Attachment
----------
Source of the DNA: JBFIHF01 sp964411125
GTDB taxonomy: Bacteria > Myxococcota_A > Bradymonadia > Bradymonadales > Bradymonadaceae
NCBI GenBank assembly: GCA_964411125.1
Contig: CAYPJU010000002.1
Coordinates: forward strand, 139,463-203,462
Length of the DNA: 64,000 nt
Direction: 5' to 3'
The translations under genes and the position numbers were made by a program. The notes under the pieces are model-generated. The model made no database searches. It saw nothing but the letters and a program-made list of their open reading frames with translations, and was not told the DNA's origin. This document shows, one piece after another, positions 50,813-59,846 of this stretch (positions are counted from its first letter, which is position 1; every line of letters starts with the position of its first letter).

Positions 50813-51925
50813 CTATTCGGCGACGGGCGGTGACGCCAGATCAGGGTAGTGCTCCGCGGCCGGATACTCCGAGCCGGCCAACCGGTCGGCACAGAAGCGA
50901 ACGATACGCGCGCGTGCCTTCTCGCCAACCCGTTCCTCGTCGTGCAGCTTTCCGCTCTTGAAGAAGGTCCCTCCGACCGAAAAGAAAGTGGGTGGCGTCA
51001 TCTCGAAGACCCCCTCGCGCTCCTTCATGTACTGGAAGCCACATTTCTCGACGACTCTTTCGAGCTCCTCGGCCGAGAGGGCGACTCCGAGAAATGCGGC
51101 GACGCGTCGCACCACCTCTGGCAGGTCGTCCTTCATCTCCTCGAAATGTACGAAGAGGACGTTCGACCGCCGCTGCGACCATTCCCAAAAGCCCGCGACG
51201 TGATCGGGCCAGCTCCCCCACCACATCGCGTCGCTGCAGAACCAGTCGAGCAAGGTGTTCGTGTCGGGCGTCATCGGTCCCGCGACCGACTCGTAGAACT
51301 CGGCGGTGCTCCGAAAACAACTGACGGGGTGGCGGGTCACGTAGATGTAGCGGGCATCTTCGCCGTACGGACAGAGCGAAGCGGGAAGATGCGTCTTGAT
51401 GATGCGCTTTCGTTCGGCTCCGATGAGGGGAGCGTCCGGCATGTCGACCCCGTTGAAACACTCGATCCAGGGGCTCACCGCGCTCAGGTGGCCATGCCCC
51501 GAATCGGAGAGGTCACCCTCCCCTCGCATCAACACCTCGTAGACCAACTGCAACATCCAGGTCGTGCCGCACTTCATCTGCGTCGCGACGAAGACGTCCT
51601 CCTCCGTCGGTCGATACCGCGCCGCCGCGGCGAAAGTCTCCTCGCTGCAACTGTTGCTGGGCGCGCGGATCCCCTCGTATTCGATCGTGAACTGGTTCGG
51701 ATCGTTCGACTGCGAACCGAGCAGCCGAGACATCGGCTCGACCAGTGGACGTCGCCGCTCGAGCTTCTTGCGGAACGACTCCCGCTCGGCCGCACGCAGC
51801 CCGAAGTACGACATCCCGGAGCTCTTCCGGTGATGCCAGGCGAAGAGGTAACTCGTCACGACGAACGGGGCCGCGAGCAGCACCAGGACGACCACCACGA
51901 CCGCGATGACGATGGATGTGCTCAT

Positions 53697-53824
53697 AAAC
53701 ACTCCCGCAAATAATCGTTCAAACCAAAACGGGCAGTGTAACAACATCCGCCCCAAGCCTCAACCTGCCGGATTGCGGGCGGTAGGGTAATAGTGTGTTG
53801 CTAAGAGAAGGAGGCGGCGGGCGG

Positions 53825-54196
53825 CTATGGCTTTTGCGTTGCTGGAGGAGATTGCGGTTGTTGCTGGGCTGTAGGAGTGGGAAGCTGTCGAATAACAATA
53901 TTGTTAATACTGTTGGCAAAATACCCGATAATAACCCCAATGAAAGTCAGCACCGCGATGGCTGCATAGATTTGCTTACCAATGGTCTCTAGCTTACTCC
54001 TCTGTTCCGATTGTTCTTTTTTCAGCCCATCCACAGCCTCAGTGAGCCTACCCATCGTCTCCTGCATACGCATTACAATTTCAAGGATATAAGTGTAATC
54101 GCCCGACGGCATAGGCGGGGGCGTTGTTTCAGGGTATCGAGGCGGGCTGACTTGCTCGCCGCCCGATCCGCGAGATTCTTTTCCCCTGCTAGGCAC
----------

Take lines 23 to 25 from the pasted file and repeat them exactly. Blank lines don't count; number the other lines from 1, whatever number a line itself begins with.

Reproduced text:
53697 AAAC
53701 ACTCCCGCAAATAATCGTTCAAACCAAAACGGGCAGTGTAACAACATCCGCCCCAAGCCTCAACCTGCCGGATTGCGGGCGGTAGGGTAATAGTGTGTTG
53801 CTAAGAGAAGGAGGCGGCGGGCGG